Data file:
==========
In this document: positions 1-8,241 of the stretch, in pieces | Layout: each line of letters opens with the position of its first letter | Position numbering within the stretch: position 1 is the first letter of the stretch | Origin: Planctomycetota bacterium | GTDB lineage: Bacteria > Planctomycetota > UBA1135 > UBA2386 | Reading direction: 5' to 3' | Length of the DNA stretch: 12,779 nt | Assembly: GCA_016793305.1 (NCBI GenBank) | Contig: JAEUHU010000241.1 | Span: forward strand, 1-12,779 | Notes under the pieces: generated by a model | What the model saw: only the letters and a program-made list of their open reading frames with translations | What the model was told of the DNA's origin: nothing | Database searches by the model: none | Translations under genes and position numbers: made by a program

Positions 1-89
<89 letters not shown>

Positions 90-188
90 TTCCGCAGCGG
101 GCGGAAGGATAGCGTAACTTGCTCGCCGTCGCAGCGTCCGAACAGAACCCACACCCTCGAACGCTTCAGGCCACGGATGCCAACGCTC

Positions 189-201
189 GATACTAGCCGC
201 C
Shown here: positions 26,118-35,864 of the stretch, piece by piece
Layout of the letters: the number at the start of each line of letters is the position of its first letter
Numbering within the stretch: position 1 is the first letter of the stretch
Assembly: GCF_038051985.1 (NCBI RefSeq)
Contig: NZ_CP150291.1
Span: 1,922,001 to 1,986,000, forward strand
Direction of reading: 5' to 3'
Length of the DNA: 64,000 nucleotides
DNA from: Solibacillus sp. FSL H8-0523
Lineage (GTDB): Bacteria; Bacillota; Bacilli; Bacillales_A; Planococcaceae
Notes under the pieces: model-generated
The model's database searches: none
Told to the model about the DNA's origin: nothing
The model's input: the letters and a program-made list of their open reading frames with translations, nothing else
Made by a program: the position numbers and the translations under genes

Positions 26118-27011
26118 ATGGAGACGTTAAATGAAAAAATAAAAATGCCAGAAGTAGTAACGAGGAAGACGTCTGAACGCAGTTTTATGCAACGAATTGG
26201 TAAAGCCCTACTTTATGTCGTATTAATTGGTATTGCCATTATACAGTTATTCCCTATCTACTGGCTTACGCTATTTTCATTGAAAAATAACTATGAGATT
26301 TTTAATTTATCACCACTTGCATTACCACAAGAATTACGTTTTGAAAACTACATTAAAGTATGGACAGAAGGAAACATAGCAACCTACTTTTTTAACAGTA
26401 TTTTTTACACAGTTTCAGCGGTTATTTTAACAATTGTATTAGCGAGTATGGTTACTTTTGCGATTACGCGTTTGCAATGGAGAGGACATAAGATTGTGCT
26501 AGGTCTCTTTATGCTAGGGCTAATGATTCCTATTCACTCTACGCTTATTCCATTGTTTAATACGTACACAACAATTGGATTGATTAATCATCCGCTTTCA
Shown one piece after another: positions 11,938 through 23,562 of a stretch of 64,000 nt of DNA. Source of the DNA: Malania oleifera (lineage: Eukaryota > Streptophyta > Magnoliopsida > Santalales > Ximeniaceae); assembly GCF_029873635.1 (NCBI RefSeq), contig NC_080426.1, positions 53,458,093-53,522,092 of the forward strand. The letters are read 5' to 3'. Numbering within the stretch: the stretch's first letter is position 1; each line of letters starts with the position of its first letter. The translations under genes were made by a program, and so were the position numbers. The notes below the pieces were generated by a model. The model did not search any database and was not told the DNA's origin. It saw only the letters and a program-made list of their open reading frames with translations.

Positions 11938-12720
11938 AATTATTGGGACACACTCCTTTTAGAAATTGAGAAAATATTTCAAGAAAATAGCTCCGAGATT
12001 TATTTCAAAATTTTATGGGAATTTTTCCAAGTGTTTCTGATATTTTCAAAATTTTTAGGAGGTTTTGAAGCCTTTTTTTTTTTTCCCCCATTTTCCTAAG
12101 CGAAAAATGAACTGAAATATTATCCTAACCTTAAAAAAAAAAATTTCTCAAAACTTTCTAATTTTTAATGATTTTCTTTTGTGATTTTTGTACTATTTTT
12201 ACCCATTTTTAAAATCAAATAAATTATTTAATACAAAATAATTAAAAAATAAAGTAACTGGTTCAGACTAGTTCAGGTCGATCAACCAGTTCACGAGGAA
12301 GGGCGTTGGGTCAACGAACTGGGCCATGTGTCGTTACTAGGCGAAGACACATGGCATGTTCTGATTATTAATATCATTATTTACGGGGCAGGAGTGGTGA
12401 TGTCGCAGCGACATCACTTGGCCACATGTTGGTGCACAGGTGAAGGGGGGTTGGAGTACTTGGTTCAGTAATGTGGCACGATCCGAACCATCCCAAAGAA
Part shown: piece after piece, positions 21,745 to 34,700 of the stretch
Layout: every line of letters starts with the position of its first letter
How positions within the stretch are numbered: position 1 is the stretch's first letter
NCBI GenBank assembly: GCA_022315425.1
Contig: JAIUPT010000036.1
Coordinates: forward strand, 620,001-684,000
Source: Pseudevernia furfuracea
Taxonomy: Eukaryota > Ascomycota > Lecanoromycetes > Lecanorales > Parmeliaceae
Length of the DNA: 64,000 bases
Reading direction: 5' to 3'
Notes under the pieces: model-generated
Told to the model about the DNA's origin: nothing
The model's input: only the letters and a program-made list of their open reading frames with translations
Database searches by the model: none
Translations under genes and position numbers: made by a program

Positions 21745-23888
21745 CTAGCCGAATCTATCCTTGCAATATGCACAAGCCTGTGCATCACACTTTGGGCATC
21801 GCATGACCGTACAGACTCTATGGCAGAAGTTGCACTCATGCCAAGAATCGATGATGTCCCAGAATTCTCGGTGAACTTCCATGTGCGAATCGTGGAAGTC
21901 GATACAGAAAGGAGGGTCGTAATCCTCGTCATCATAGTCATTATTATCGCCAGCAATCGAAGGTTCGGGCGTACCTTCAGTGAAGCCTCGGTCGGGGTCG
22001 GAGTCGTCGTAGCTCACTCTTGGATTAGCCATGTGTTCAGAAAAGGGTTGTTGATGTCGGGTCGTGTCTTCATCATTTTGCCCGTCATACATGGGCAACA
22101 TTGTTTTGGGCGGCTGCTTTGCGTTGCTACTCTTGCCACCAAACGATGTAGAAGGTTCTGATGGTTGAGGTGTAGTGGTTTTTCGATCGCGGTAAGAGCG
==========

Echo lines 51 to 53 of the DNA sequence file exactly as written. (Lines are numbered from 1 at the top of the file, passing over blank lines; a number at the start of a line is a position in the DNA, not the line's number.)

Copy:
The model's input: only the letters and a program-made list of their open reading frames with translations
Database searches by the model: none
Translations under genes and position numbers: made by a program